Artist Emma Critchley talks us through the making of her exhibition, which is at Plymouth Arts Centre until 10 May
On 20 January 1607, in the dark early hours of the morning, the inhabitants of Somersetshire were struck by one of the largest and most destructive floods in British history; an event so seismic that it could only be described by locals as God’s warning to his people of England. The flooding drowned some 2000 people and more than 300 square miles of lowland along 350 miles of coast was destroyed. The velocity and scale of waters has convinced many that the event was in fact a tsunami (Professor Simon Haslett & Dr. Ted Bryant).
As an artist whose practice is rooted in the underwater environment, I am particularly drawn to this event and the affect it may have had on the individual: how a simple, ordered life was thrown into chaos and consumed by water without warning. How does one prepare for an event that’s outside the realms of comprehension? What are the repercussions on the individual of such an extreme disaster? How would this event shift people’s perception of the world and of their reality?
The only visual records of the event are a woodcut depicting scenes of the flooding and plaques on a number of churches measuring the height of the flooding. But there are a number of eyewitness accounts describing the unfolding of the event that are arguably more vivid than any picture, which is where my particular interests lie.
When the Waters Recede is a response to the 1607 floods. The artworks themselves will be a series of site-specific installations that span the Bristol Channel area. Like fragments of a film the sites will be connected in an extended narrative, but will also stand-alone. Each element will consider an episode of the event: the moment before, the response and the repercussions.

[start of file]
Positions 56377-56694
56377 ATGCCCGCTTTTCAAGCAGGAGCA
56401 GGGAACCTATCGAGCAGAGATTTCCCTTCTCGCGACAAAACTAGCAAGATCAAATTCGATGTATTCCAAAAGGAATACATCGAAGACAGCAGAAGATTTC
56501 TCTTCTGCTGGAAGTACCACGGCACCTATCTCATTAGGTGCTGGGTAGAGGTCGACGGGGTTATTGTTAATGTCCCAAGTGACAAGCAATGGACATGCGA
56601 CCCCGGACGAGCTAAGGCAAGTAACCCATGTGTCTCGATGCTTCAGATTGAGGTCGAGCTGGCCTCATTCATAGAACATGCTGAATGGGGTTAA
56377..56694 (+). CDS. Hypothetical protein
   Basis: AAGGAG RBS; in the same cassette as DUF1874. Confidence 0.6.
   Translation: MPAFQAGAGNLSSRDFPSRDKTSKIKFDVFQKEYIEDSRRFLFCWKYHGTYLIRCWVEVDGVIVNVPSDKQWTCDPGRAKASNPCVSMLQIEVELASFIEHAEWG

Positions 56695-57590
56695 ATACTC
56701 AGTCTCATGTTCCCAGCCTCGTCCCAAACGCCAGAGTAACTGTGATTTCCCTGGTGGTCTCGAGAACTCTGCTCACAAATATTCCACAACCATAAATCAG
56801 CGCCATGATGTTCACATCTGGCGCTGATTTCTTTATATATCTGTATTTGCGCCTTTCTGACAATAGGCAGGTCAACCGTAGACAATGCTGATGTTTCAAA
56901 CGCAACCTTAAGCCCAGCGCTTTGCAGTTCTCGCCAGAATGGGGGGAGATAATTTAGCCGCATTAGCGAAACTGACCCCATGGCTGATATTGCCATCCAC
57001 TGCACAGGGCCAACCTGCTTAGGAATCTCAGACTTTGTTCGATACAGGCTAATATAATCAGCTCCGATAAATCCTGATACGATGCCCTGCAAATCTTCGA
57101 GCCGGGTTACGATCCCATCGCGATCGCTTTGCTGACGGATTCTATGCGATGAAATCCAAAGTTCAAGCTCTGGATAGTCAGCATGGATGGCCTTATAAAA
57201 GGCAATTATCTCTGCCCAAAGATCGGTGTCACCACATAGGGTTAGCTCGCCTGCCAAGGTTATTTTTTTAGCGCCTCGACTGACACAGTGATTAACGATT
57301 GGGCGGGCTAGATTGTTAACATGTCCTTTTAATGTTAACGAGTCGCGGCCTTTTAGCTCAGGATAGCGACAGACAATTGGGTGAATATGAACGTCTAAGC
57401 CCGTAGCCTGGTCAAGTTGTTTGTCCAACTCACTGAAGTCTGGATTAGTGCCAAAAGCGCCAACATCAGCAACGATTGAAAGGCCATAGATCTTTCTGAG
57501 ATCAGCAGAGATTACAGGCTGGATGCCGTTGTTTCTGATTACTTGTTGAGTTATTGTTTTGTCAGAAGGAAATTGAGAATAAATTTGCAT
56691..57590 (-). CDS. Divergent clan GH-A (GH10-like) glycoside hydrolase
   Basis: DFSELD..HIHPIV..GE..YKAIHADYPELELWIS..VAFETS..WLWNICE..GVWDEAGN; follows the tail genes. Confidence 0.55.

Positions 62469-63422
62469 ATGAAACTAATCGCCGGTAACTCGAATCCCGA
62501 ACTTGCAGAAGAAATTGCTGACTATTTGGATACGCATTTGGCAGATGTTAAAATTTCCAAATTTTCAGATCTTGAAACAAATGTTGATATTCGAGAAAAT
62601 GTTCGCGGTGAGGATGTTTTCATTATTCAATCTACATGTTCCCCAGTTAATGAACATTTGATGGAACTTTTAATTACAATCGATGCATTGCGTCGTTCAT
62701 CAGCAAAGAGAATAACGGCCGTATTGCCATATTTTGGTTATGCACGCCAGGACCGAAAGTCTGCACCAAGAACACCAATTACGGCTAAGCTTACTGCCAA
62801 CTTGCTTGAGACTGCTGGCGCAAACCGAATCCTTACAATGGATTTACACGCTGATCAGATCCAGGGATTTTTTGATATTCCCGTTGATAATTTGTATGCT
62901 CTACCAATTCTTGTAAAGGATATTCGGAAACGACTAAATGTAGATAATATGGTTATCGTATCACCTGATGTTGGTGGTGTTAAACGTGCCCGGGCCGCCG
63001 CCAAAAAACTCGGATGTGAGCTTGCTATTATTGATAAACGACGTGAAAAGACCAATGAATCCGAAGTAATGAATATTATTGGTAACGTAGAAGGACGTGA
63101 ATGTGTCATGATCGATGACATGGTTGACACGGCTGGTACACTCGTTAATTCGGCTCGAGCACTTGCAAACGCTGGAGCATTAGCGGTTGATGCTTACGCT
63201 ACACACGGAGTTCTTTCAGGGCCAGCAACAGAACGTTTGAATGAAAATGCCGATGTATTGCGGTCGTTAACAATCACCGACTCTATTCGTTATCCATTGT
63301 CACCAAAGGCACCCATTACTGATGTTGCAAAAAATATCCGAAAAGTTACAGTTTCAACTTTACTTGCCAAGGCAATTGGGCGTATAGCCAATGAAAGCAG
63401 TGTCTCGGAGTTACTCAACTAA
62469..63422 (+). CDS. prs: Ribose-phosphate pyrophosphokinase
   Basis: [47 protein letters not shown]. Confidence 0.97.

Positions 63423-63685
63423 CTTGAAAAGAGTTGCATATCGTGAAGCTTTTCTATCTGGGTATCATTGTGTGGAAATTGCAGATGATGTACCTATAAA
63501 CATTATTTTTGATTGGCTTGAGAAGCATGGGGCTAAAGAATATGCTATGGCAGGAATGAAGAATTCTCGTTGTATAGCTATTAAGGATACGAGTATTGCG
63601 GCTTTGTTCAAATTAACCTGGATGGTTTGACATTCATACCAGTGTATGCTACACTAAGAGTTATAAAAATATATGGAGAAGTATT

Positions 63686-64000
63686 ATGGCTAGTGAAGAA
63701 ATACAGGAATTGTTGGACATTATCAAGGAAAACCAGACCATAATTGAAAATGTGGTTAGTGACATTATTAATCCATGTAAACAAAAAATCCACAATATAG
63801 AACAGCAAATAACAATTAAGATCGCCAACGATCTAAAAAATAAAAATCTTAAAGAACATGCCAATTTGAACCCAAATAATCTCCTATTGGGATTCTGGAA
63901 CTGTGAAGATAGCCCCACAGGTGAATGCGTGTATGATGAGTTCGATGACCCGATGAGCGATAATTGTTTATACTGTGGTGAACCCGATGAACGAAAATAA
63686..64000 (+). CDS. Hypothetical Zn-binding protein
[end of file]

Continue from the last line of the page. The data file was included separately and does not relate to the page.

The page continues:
A natural way for me to try and understand the impact of an historic event like this is to draw on contemporary equivalents, to gather first hand stories, research media reports and subsequent psychological studies. This story of course has resonant parallels with the recent flooding in the Somerset levels, where again after the initial impact, flood waters receded before destroying the homes of many. It also strikes a chord with contemporary tsunamis like the 2004 Indian Ocean earthquake and tsunami or the 2011 tsunami in Japan. The repercussions of these disasters in turn raise important discussion about climate change, community impact, psychological implications on the individual and more philosophical dialogue about deluge myths and collective consciousness.
There’s a lot to explore …
The exhibition of research at Plymouth Arts Centre is the beginning of a research and development period funded by the Arts Council. A website is currently under construction. In the mean time if you would like to stay up to date about the project please email: firstname.lastname@example.org